By M.E. Strayhorne
November 27, 2017
“You have the right to remain silent and anything you say or do can be used against you in a court of law.” This includes anything you say or do before or after your arrest, depending on the effectiveness of attorneys and at the discretion of the judge when deciding to sustain or overrule any objections to evidence offered in court of your statements and actions.
Your 4th Amendment and 5th Amendment rights are at risk with the decision of this case. Your Twitter and Facebook feeds could be used against you and the outcome of this case speaks to that possibility. (Supreme Court takes on major Fourth Amendment case, accessed 11/29/2017 from CNN via Twitter).
The rules relating to jury selection and sequestration need reform with the advent of the internet and widespread access to social media. Your Twitter feed, your online commentary, your Facebook posts are all searchable. You have limited options to protect your privacy; however, your fourth amendment rights do not always protect any accounts managed by third party providers.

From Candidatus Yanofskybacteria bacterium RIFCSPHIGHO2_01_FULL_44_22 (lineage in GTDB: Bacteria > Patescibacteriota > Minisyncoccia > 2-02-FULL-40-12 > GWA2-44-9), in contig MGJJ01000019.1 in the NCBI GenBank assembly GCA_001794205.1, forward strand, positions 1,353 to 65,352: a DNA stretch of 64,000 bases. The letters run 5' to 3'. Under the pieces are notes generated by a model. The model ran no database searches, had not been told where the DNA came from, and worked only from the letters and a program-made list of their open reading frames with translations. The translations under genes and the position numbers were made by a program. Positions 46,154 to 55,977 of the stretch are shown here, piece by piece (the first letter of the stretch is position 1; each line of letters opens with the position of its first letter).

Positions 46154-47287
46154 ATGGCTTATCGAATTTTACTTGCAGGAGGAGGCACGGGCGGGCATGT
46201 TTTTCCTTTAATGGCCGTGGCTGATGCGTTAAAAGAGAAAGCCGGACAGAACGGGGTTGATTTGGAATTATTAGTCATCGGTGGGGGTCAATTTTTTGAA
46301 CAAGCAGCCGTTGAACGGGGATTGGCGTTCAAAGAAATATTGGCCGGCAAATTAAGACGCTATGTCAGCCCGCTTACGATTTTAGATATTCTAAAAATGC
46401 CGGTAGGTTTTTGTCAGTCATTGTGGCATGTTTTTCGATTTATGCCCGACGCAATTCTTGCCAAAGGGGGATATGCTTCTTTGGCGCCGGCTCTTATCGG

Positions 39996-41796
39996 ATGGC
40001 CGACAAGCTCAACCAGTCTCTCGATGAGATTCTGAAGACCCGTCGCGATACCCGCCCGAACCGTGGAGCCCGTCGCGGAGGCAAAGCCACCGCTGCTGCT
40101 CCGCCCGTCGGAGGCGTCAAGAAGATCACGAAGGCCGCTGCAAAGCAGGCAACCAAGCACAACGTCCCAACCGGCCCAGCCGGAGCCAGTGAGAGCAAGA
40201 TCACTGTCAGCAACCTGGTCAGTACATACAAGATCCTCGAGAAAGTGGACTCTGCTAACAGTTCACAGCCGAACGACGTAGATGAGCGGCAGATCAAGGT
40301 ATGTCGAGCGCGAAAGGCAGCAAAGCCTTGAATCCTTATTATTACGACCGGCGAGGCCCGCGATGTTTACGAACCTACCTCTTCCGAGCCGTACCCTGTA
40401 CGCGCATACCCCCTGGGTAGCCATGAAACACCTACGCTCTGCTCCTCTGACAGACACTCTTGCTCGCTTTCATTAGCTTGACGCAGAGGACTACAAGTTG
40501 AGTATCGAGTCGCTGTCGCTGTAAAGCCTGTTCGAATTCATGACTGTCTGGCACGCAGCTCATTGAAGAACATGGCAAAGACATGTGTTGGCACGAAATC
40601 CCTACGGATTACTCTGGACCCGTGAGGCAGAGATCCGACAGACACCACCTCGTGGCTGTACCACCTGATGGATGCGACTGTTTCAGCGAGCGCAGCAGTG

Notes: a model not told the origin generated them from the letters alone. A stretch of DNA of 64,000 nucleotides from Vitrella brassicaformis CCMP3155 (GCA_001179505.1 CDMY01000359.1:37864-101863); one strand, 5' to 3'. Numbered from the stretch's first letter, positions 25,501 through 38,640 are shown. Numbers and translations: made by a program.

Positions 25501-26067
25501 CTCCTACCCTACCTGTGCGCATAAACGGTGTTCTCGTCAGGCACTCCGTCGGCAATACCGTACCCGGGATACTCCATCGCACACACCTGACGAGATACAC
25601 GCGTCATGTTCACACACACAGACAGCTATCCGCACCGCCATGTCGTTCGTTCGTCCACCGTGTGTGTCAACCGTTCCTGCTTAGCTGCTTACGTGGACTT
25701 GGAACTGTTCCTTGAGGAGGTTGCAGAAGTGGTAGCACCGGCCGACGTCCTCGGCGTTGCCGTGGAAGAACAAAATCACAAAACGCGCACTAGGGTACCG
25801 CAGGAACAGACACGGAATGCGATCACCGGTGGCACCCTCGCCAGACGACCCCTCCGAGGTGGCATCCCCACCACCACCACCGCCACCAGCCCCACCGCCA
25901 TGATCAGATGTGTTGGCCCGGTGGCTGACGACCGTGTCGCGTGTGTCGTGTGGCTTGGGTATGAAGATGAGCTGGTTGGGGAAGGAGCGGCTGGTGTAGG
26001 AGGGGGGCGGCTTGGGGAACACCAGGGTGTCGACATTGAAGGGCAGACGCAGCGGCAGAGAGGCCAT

What does this mean? It means your Twitter feed and your Facebook posts can be subpoenaed, if relevant, and used against you in a court of law.
Where does the danger lie? You conduct yourself civilly online, you should be fine.
What happens if you find yourself at the wrong place at the wrong time? Or the unfortunate target of a false allegation of sexual harassment by a disgruntled former lover? Suddenly, your words online can take on a whole new meaning.
As allegations continue to pile up against high profile figures, students of future law and power are watching and learning how to extort, intimidate and threaten.
So, what is the knee jerk response? Self-censorship out of fear. Take a look at this article for more on self-censorship and surveillance.
© Mary Strayhorne ALL RIGHTS RESERVED